Look on any ship building forum and you’ll see photos of workshops. Sometimes it is visible in the background of a build log photo, other times it is a dedicated thread asking members to ‘show me your workspace’.
I’m incredibly jealous of many of the workspaces I see.
As a suburban modeler, I don’t have a dedicated room. I live in Texas, and we don’t have basements. I park my cars in the garage…so I can’t work there. Summers reach 100 degrees – so an outdoor shed is out of the question.
I work in a corner of my home office.
I’ve got about 10 square feet dedicated to modeling (5′ x 2′). Here’s how I set that up…
A few years ago, the admiral (wife) treated me to a remodel of my home office. I got a fancy desk, bookcase, etc. There’s even art on the walls. So when I wanted to put in a workshop, it had to ‘mesh’ with the look and feel. Especially since my office is visible from the kitchen and main hallway of our house.
I went through a few iterations, but this is my current workspace.
It is an Elfa setup, from Container Store. I’ve got a desktop, supported by legs one side with drawers on the other. A set of braces mounted to the wall holds up the shelving. I like the Elfa system because it is modular – I can add/remove pieces as I need.
When I work, I sit on a small rolling stool I bought on Amazon. Technically, it is a stool for doctor’s offices. I think it was $45. It rolls (good), it has an adjustable height (good), and it has a padded seat (great).
I use two self-healing cutting mats on the desktop. They move around as needed.
The drawers hold tools, supplies, and parts.
I’m frequently rearranging the tools to try and optimize what goes where. Currently…
- Needle files
- Sanding tips for my Proxxon sander
- Pen vises and bits
- Small wooden clothespins
- Wire in assorted gauges
- Detailing tape
- Graphite pencils (new, anticipating simulated deck caulking)
- A tack rag
- Oh, and small zip-lock bags of parts – all the little stuff that comes with the current kit.
- This is my ‘painting and finishing’ drawer.
- Wood putty
- Sanding paper
- Copper tape
Fourth Drawer (deep drawer)
- Random scrap wood
- Shorter pieces of wood that I’ve already pulled from the kit
- Misc. materials, like brass strips
Fifth Drawer (deep drawer)
- Larger tools that I need handy
- My Sand-It.
- The wooden X-Acto box that has all the various specialty tools.
- A wooden box filled with small pen vise bits.
- Spare dental applicators
- Wax paper
- Any other random junk
These drawers give me easy access to a bunch of stuff, but I keep the most frequently used items up top on the shelves.
I’ve started using magnets to hold my tweezers on the edge of the shelf. While rigging the Phantom I needed to be able to reach and grab a specific tweezer quickly.
Up here I’ve got sanding stuff, squares (I happen to be squaring and gluing bulkheads at the moment), and the various pliers. I’ve got bin dedicated to cutting tools, and a package of spare blades.
Moving up, dividers, saw and miter box, tape, jars and random stuff.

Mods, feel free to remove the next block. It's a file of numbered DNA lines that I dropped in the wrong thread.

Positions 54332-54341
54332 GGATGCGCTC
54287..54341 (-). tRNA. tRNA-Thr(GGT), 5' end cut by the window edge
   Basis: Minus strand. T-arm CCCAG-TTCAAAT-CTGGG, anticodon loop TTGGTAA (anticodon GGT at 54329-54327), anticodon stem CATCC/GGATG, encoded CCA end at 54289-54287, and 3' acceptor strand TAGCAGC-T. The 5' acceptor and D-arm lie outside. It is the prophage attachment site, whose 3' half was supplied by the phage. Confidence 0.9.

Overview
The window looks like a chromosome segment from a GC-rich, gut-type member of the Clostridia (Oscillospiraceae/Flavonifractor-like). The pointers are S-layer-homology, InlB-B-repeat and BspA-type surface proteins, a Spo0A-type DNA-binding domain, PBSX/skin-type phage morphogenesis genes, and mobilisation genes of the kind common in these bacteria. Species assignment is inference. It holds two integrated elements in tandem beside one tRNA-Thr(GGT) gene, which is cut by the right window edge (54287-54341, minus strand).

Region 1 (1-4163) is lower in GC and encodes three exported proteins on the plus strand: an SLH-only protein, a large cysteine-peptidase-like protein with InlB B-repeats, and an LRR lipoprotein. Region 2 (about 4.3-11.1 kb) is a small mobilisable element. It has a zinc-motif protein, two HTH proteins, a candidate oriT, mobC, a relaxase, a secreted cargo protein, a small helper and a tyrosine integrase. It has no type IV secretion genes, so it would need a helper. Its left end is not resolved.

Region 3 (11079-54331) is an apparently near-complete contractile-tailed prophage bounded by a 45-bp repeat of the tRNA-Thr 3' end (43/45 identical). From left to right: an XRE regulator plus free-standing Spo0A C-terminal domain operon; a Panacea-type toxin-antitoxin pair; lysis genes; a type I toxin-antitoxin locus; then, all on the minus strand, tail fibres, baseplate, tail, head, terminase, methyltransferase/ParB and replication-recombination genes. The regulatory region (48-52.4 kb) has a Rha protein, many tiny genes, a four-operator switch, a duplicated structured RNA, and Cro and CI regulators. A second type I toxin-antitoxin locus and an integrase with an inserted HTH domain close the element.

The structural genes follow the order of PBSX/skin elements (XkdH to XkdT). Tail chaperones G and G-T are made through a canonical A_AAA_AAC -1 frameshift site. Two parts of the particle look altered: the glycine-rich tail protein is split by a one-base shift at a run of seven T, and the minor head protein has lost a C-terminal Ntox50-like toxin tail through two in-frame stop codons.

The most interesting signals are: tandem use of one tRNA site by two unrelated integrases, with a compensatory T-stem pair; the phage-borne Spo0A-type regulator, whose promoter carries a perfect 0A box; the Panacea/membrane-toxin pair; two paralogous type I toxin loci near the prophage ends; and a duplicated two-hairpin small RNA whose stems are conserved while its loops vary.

Above all this is a large metal board where I use magnets to mount plans. I don’t mount the plans I’m currently referring to – I just pick a sheet that can provide some inspiration.
I’ve got a ton of stuff crammed into a very little area. You don’t need a dedicated room for building. (But, man…it would be nice…next house…)
A note on lighting…
When I first started building model planes, the lighting in the room (ceiling fan) worked fine. As things progressed, I added a ‘swing lamp’ with a magnifying glass. Now I’ve got a few clip lamps scattered around. You can never have too much light.
I hooked my lights up to a remote (Amazon, $20), so I can walk in at any time and flip all the clip lights on with one button press. Or, when I’m told to come to dinner, I can turn them all off easily.
The swing lamp is the main light, but I’ve learned to be careful. If you don’t have enough other lighting, you’ll be constantly moving the swing lamp around. This gets dangerous once you have masts installed. I ripped the top mast off my last model when I was too focused and swung the lamp around. After that, I added more lighting so I don’t need to move the swing lamp so much.
I do have a little space in the garage. Right in front of our cars I’ve got a shelving unit that gives me several shelves and small (3′ x 2′) work surface. I keep all the power tools out there. They get moved onto the work bench when they are needed, then put back on the shelf. I also do my airbrushing out there.
So…if you’re lucky enough to have a large, dedicated ‘shop’, consider yourself lucky. If not, you can still get an awesome workspace in a small corner of a room.
Update: I recently made an addition to my workspace that I’m very pleased with. I’ve had an issue for a while with keeping wood, plans, and other materials stored neatly. Wood often comes in long strips (24″ long), and when you are just starting on a kit, you’ve got a lot of wood. I found it annoying to keep it in the kit box because I was constantly opening/closing/moving the box.
I tried using mailing tubes for a while, but the cat kept knocking them over.
Recently I was spending a lot of time reviewing the plans, and it occurred to me that many industries have to store plans. Storing plans is lot like storing wood strips – small compartments to hold stuff vertically.
So, I ordered a ‘plan storage cart’ from Amazon. I think it was like $50. This little wire cart now holds all my wood stock. I have the various bundles of wood labeled with tags at the top, so I can find the size I’m looking for without much trouble.